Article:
Tisbury selectmen voted to approve regulations for fueling at the Lake Street dock at Tashmoo at the conclusion of a public hearing that occurred during their meeting Tuesday night.
The fueling regulations will allow a commercial fuel dealer in a truck to fuel commercial fishing vessels at the dock.
The new rules will be added as an amendment to Tisbury’s waterways regulations, pending completion of a final document with revisions from Tuesday’s hearing and review by town counsel.
Town administrator John Bugbee said town counsel is researching the question of insurance liability coverage in the event of a fuel spill.
The selectmen agreed to issue one fuel vendor permit annually. For several years, Jay McMann of Island Fuel has delivered fuel at the dock. The selectmen said they would issue a request for proposals and select a commercial fuel vendor on the basis of price and eligibility criteria.
The selectmen also set a limit of five commercial vessel permits at an annual fee of $10, plus a $25 application fee.
The fuel vendor will pay an annual $20 business tax and a fee to the town of five-cents per gallon dispensed. The funds will be used for improvements and repair to the landing, environmental cleanup at Tashmoo, and other landing-related expenses.
The selectmen also limited refueling at the dock to three weekdays within a seven-day period, between the hours of 5-7 am, to minimize noise in the neighborhood and interference of public use of the dock.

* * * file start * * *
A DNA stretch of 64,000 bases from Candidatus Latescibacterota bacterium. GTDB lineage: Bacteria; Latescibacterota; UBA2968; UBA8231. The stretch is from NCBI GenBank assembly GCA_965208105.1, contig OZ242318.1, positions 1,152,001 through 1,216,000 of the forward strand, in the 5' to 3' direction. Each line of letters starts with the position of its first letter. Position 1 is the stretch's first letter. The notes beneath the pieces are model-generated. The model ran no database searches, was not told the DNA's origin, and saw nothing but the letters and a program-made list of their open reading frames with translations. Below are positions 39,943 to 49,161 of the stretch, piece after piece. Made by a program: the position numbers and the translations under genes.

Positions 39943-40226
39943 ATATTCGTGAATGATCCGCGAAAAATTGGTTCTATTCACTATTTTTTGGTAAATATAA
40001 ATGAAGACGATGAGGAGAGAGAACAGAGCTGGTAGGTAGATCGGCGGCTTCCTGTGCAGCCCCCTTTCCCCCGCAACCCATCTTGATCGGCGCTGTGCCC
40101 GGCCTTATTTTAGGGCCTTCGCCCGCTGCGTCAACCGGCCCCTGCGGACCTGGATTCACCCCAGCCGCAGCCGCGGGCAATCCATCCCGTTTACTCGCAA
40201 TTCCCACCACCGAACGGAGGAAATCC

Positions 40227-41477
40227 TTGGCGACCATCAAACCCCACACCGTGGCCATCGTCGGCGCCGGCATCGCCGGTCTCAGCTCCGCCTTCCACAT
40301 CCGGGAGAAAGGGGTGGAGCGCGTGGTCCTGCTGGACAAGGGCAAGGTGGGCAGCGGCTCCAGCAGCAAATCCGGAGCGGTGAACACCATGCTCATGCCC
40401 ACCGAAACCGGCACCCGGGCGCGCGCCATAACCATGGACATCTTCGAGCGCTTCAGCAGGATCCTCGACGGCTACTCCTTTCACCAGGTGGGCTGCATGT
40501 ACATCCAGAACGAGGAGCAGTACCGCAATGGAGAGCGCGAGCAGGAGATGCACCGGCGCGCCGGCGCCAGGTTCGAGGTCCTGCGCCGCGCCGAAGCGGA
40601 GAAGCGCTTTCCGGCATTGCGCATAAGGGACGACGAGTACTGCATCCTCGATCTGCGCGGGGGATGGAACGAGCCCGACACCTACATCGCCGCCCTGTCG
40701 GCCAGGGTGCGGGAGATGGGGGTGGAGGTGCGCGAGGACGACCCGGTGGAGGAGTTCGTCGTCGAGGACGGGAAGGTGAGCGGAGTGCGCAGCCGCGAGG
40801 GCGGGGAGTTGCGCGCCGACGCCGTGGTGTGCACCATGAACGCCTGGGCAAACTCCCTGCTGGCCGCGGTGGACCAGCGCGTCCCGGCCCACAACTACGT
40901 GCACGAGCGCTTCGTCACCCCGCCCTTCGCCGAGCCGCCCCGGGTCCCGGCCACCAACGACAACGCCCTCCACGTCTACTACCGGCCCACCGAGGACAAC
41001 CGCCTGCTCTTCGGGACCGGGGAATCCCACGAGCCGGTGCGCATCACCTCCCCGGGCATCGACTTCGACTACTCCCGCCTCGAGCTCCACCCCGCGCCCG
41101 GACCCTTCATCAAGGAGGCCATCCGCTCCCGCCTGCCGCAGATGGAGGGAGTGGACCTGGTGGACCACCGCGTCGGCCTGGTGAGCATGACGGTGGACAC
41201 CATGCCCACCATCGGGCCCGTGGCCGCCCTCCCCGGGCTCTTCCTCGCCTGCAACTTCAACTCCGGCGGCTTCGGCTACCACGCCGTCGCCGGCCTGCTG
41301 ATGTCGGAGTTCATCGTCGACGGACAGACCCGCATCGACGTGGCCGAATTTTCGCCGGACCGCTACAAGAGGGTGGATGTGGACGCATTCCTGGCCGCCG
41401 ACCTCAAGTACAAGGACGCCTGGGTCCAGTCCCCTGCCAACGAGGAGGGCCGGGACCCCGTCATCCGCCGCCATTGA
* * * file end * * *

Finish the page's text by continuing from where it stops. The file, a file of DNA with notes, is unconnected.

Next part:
A containment boom and absorbent materials will be stored and readily available at the dock. The selectmen added a requirement that the harbormaster, shellfish constable, fuel vendor, and commercial fishermen conduct a yearly drill to practice deploying the containment boom.
The selectmen’s decision on the fueling regulations concluded a long process. Last October, they asked the Tashmoo Management Committee (TMC) and harbor management committee (HMC) to make recommendations on whether to allow fueling of boats at town docks, piers, and landings.
Although both committees recommended against it, the selectmen voted at a public hearing on May 4 to allow commercial fishermen to refuel at the Lake Street landing, using a licensed professional commercial delivery service. The selectmen said it would be safer than having commercial vessels refueled from hand-held containers.
Members of TMC and HMC met with a group of Tisbury commercial fishermen on May 18 and collaborated on the set of draft regulations presented to the selectmen this week.
Five TMC members and several commercial fishermen attended Tuesday’s hearing and weighed in on the selectmen’s discussion. Selectman chairman Jeff Kristal thanked the two harbor committees and commercial fishermen for working together.